7 Aug. 1427. Delimitation of the Boulonnois.
R. O. The King's instructions to Lord Gray Wilton, deputy of Boulogne, Sir Thomas Moyle, one of the General Surveyors, Sir Edward Wotton, treasurer of Calais, and Sir Thomas Palmer, captain of the Old Man.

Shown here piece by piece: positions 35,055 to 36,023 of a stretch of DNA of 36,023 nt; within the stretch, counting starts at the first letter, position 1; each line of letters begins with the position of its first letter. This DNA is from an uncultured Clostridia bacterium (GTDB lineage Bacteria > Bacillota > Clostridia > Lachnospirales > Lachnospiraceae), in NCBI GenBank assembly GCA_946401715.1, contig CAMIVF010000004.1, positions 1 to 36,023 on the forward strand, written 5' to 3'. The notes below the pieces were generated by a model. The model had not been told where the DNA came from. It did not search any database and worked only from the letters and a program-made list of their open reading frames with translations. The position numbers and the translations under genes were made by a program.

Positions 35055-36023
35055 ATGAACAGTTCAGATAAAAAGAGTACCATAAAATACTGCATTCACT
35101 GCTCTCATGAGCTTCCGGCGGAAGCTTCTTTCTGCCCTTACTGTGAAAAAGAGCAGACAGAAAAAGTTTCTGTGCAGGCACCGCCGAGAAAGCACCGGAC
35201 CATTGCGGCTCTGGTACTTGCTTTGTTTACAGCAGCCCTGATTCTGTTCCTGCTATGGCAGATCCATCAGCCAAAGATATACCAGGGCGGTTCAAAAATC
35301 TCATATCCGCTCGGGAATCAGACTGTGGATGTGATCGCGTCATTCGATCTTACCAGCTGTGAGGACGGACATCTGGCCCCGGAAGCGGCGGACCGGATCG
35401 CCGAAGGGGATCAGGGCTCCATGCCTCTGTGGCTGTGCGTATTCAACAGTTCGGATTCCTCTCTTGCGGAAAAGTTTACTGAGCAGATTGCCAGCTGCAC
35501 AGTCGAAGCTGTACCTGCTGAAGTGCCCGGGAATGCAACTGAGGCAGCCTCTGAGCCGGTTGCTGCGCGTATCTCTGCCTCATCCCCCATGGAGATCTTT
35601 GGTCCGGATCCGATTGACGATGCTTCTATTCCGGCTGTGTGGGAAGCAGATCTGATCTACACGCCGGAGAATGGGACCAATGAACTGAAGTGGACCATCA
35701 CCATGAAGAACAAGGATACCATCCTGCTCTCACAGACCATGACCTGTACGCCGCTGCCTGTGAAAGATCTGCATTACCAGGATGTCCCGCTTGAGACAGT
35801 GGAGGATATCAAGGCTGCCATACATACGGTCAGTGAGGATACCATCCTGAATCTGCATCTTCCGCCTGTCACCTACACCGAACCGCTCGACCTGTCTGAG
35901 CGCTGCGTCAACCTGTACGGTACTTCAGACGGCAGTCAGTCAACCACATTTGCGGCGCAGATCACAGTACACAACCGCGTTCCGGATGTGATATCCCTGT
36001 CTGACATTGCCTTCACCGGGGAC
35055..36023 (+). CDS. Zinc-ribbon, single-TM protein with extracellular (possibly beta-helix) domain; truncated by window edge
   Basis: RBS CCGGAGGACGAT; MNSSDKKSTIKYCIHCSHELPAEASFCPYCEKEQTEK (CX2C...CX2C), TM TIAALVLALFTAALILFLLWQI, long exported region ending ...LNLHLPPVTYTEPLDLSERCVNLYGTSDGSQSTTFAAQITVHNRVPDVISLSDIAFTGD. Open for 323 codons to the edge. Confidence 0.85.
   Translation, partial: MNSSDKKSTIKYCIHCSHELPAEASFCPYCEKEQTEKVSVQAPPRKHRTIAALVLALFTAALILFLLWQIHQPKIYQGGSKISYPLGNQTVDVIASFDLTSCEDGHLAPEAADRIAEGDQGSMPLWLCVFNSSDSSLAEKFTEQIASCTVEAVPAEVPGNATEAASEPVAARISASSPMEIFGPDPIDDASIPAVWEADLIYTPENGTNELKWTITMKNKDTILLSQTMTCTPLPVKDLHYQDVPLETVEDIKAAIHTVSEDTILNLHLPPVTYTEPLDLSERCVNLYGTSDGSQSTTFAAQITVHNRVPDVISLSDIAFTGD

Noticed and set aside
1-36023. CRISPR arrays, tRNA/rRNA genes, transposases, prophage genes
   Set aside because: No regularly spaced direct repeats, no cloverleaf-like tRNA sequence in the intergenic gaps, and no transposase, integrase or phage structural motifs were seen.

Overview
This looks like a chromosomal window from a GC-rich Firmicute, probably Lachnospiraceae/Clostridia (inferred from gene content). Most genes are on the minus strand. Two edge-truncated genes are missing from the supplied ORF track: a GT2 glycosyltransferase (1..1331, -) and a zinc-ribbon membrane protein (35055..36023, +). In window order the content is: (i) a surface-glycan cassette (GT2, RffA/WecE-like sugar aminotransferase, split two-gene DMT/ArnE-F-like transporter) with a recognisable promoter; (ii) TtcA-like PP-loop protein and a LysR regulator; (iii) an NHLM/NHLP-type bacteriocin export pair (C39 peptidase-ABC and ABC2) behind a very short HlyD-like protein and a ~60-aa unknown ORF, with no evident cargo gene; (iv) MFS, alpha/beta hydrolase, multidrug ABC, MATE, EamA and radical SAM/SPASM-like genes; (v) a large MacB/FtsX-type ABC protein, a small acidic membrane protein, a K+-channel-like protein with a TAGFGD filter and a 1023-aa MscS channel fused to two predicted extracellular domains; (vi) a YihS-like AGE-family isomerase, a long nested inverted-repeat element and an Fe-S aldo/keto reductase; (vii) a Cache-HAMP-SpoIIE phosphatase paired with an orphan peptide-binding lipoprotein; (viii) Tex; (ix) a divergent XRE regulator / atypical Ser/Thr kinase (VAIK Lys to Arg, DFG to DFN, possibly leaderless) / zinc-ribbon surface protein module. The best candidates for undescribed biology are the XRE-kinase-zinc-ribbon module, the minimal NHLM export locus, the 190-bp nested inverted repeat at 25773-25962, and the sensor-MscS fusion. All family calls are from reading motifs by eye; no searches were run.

At the conclusion of the late wars with France it was agreed by treaty that Boulogne with the haven and all on this side the river which runs under Pont de Bricq should be the King's, the boundary from the sea to the said Pont being the high water mark on the French side and above the said Pont the river itself, which should be common to both sides from thence to its head. But when it came to the determination of the river head a doubt arose, because the river has two branches meeting near Selles. Whereupon the Commissioners for the treaty sent certain persons (whereof Sir Edw. Wootton and the surveyor of Calais went at one time, and Sir Thos. Palmer and the surveyor of Bullen at another) to view the said branches, to the intent that the longer of the two might be taken for the head of the river. These persons effected nothing, for the English alleged the branch which springs by Villemoutiers or Buishon de May to be the longer and the French denied it. Other "gutters" which join these branches, as one running from Crewse into the branch of Kekes and another from Lotingham into the branch of Villemoutiers, were left out of account; and the Commissioners finally concluded and promised that other Commissioners should be sent, forthwith on their return home, to measure the branches of Villemoutiers and Kekes, and determine the longest to be the head. For this purpose the said Lord Gray, &c., shall assemble with the French king's commissioners, meeting alternately in French and English territory; and if (as the King expects) they find the branch of Villemoutiers to be the longest, they shall from the spring thereof appoint such limits as appear in a plat which Sir Thomas Moyle received of the King, and as John Rogers, surveyor of works at Boulloyn, can somewhat declare, who with the surveyor of works at Calais shall attend upon them. In case the French commissioners unreasonably refuse to take the head of the river at Villemoutiers or stand to the limits in the "cart" delivered to Sir Thos. Moyle, the King is to be advertised of the points of difference. If, touching the limits between the river's head and Guisnes, the French stick only because limits appointed in the said plat include certain pieces belonging to the Emperor, the limitation of such pieces may be reserved and the rest concluded. The Commissioners shall write from time to time of their proceedings, and the surveyors shall send plats showing how limits claimed by the French differ from those appointed by the King. As the French still keep Brunenbergh, a place clearly within the King's territory, whichever branch be the head of the river, the French commissioners are to be required to remove their men from thence. In case the French allege the fortifications at Boullenbergh or Blacknes to be against the treaty, they shall be answered that the King fortifies nothing but what was begun before the treaty; as the Admiral of France knows, who, before the treaty, offered if they were left off to leave off fortifying at St. Estienne's; for this was one of the special things for which the King's army was sent; and it shall be declared to the Admiral at his being here. Finally, you, Lord Gray, shall signify to Mons. du Byes that if he will be at the execution of the commission you will keep him company, and otherwise absent yourself; and, as to the first meeting, whether you go to them or they come to you we refer to your discretion.